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A SWOT (Strength, Weakness, Opportunity, Threat) analysis carried out by a local market research company for a survey on South Africa's IT industry indicated that South Africa's IT industry is characterized by a small but strong skills base and a growing infrastructure. The analysis also shows that South Africa is well positioned to develop niche opportunities and to develop a software development industry. The middle class is also fast becoming IT empowered.

On the downside, there are considerable challenges and obstacles to be faced such as skills flight and difficult access to IT within pockets of South African society, particularly in view of the low levels of literacy and education of the great majority of the population.

Below is a summary of the SWOT Analysis for the Information Communication and Telecommunication industry.

STRENGTHS
Accelerated roll-out infrastructure
Education and learning in the IT field
Existing skills base in place – some pockets of excellence (niche skills)
English language
Government will to introduce IT facilitated Public Sector Services
Existing IT infrastructure
IT costs are relatively low
South Africa’s IT leadership in Africa
South Africa’s international IT links
IT is a new driver of the Economy
WEAKNESSES Inequitable Access
Lack of a National IT strategy
Low levels of literacy and education
Inadequate IT skills base, worsened by the “brain drain”
IT “phobia” and elitism
Poor government services hamper IT rollout
Industrial age management is still being used in the IT age
Small local IT market
Poor technology transfer
International lack of clout in IT
Poor conditions for investors
IT precipitated antisocial behavior
OPPORTUNITIES Emerging Information society
Continued accelerated roll-out of telecommunications infrastructure
Policies to foster an information society
IT enable learning/Education/Training
Distance education
National policy to stimulate IT development
Public service delivery through IT
Transformation of Government using ICT’s
Less legacy infrastructure than the developed world
International links solve several IT weaknesses
Various ways of financing IT operations
SMME’s, the future of the IT industry
Work patterns are more flexible
Its can enhance security and safety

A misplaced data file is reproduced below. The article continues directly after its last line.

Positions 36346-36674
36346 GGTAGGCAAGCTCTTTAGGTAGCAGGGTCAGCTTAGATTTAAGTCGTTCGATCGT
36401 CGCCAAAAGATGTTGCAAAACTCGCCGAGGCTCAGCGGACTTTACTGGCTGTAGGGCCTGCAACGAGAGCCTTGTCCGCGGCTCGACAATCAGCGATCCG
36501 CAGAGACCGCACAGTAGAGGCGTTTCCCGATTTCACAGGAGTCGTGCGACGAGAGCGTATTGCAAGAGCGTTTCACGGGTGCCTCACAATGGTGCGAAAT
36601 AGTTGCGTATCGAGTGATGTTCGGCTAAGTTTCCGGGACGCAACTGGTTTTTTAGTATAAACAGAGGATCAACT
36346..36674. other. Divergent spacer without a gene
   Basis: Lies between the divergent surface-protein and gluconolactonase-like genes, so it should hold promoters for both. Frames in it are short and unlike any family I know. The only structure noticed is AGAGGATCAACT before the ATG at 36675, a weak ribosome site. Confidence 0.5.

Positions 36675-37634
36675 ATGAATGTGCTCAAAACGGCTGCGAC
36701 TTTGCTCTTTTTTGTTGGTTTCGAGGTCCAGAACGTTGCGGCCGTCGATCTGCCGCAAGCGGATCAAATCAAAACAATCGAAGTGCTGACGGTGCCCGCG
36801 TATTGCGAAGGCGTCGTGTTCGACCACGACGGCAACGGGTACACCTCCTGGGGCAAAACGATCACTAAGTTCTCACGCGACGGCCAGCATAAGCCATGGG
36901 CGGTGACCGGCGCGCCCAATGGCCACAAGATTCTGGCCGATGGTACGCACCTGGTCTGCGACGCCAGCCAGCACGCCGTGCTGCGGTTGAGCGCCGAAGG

THREATS IT worsens disparities in the Information Society
Lack of IT skills in the labor force outside the IT sector
Education funding is low
Distance education is not a mature medium
Government inefficiencies – too sluggish for the fast moving IT sector
Government policies may lead to job losses
Redundant and Inappropriate technologies
Globalization favors the developed world
A weak economy is further threatened in a global information society
New social problems arise

Numerous opportunities exist for US firms, particularly in the training and education area of IT and related fields, such as Information Technology Management. In addition, consulting companies specializing in the IT industry could benefit from providing their services to Government structures concerning the development and implementation of IT national policies.

Further, because the development of SMME's (small, medium and micro-sized enterprises) has been given a national priority, there is a need for economically viable software that uniquely caters to this end of the market.

Internet users 3,068,000
Internet Users Rank 32
Internet Users Date of Information 2002
 Telephones - mobile cellular 7,060,000
Cell Phone Rank 17
Cell Phone Date of Information 2001
 Telephones - main lines in use 5,000,000
Telephone Rank 30
Telephones Date of Information 2001
GDP - real growth rate(%) 3
Growth Rank 92
Growth Date of Information  2002 est.
GDP - per capita $10,000
GDP/pc Rank 72
GDP/pc Date of Information  2002 est.
GDP $432,000,000,000
GDP Rank 21
GDP Date of Information  2002 est.
Population 42,768,678
Pop Rank 27
Pop Date of Information  July 2003 est.

This site was last updated 6 March, 2009